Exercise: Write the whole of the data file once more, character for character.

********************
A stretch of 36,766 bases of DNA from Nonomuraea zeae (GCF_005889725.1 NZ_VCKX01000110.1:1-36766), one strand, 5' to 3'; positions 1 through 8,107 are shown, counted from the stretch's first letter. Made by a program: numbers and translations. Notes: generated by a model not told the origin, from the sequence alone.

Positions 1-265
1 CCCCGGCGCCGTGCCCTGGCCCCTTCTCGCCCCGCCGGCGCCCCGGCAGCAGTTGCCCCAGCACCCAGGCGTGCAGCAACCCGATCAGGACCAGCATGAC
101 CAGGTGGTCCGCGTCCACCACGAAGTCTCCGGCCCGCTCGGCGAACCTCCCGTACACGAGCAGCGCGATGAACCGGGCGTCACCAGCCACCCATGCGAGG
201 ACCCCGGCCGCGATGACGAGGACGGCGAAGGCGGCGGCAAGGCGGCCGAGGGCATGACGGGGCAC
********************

A stretch of 36,766 bases of DNA from Nonomuraea zeae (GCF_005889725.1 NZ_VCKX01000110.1:1-36766), one strand, 5' to 3'; positions 1 through 8,107 are shown, counted from the stretch's first letter. Made by a program: numbers and translations. Notes: generated by a model not told the origin, from the sequence alone.

Positions 1-265
1 CCCCGGCGCCGTGCCCTGGCCCCTTCTCGCCCCGCCGGCGCCCCGGCAGCAGTTGCCCCAGCACCCAGGCGTGCAGCAACCCGATCAGGACCAGCATGAC
101 CAGGTGGTCCGCGTCCACCACGAAGTCTCCGGCCCGCTCGGCGAACCTCCCGTACACGAGCAGCGCGATGAACCGGGCGTCACCAGCCACCCATGCGAGG
201 ACCCCGGCCGCGATGACGAGGACGGCGAAGGCGGCGGCAAGGCGGCCGAGGGCATGACGGGGCAC